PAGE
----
Reid M. Hart: In Defense Of Justice

Reid M. Hart

NBC’s “Law and Order,” opens with perhaps one of the most well-known lines of any television show: “In the criminal justice system, the people are represented by two separate yet equally important groups: the police, who investigate crime, and the district attorneys, who prosecute the offenders. These are their stories.”

Hmm … but what about the defense? This omission reflects a pervasive good guy/bad guy, white hat/black hat mentality in our country. In theory, a suspect is innocent until proven guilty, but social perceptions seem to be otherwise. In turn, this assumption affects how many perceive the attorneys who defend the accused.

“No one likes the criminal defense attorney until they need one,” observes Reid M. Hart, lead criminal defense attorney at the Law Offices of John M. Phillips. “It’s one of the reasons I chose this course, because of that stigma. Growing up, I knew people who were arrested for minor offenses, and I don’t believe that should define them or ruin their lives.”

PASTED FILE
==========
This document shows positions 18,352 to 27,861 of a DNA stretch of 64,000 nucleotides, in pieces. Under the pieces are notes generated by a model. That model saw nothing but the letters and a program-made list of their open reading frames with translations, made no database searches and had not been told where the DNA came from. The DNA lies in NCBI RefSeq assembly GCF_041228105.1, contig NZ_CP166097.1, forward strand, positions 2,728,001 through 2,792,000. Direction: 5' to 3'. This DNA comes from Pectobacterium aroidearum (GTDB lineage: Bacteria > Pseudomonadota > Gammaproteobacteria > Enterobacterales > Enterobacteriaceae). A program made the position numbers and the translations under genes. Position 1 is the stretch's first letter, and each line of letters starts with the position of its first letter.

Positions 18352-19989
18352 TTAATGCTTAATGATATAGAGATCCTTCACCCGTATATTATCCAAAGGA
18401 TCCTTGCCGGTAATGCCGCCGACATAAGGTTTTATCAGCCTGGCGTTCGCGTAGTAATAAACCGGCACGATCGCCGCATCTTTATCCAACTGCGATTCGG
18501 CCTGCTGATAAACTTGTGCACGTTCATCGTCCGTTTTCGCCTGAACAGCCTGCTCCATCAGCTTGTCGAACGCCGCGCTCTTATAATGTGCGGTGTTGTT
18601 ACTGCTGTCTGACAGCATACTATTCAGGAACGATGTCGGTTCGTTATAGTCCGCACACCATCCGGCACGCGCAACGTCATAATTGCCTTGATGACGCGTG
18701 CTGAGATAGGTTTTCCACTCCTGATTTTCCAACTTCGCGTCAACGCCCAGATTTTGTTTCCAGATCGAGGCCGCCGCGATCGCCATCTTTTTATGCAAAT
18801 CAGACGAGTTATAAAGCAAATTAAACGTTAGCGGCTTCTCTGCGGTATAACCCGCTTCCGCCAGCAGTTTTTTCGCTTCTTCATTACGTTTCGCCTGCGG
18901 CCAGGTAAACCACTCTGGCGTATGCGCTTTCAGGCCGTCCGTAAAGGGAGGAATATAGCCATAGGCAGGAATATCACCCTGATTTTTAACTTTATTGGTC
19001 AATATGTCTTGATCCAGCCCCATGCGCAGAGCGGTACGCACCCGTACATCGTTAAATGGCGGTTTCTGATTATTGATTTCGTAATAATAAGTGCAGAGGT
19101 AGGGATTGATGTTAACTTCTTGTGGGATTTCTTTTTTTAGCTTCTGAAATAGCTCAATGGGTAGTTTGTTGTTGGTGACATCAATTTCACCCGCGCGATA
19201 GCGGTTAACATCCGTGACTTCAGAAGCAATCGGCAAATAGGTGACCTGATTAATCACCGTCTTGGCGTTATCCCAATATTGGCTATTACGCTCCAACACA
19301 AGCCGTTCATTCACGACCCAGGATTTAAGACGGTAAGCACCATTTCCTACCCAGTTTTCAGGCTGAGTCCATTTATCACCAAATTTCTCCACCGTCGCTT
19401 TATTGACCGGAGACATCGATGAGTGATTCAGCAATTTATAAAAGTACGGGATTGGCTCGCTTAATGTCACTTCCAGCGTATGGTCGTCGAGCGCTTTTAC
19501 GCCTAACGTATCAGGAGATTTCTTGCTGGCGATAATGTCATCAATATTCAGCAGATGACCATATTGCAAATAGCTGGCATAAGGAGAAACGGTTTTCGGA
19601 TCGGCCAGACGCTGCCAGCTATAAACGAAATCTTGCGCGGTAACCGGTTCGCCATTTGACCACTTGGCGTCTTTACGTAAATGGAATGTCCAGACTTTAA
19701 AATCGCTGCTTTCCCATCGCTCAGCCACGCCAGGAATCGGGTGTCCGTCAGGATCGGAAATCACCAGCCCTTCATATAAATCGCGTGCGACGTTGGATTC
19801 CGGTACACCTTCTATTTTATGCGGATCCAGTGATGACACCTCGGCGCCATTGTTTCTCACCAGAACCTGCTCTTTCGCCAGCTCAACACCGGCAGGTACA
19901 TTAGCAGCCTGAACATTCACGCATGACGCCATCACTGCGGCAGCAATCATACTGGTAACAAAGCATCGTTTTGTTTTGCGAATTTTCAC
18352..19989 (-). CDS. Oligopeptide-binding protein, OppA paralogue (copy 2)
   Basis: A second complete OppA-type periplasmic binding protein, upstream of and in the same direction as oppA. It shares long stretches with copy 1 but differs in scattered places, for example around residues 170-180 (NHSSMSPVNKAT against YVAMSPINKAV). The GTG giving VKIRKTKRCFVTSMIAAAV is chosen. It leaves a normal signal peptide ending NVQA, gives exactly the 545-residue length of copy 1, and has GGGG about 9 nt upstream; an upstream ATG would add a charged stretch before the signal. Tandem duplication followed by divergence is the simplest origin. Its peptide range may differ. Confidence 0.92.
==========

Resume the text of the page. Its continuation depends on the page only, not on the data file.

Long before he was old enough to give any serious consideration to his future, the adults in young Hart’s life were already convinced, and even quite vocal, about his destiny.

“Growing up it seemed that my parents, teachers, and other adults, were always saying, ‘You’re going to be a lawyer,’” he says. “I’m not sure exactly why. Maybe because I enjoyed watching all the crime and law shows on TV.

“I guess it could also be that I tended to argue with authority figures,” he adds with a smirk. “Don’t get me wrong, I wasn’t arguing just for the sake of arguing; I just felt compelled to plead my side, whether it was talking in class or something at home I didn’t agree with. I just wanted to make my point, and if their point was more valid than mine, well that’s fair.”

By the time he reached high school, Hart had been hearing those seemingly prophetic words for so long that he decided to take them to heart when considering his career options moving forward.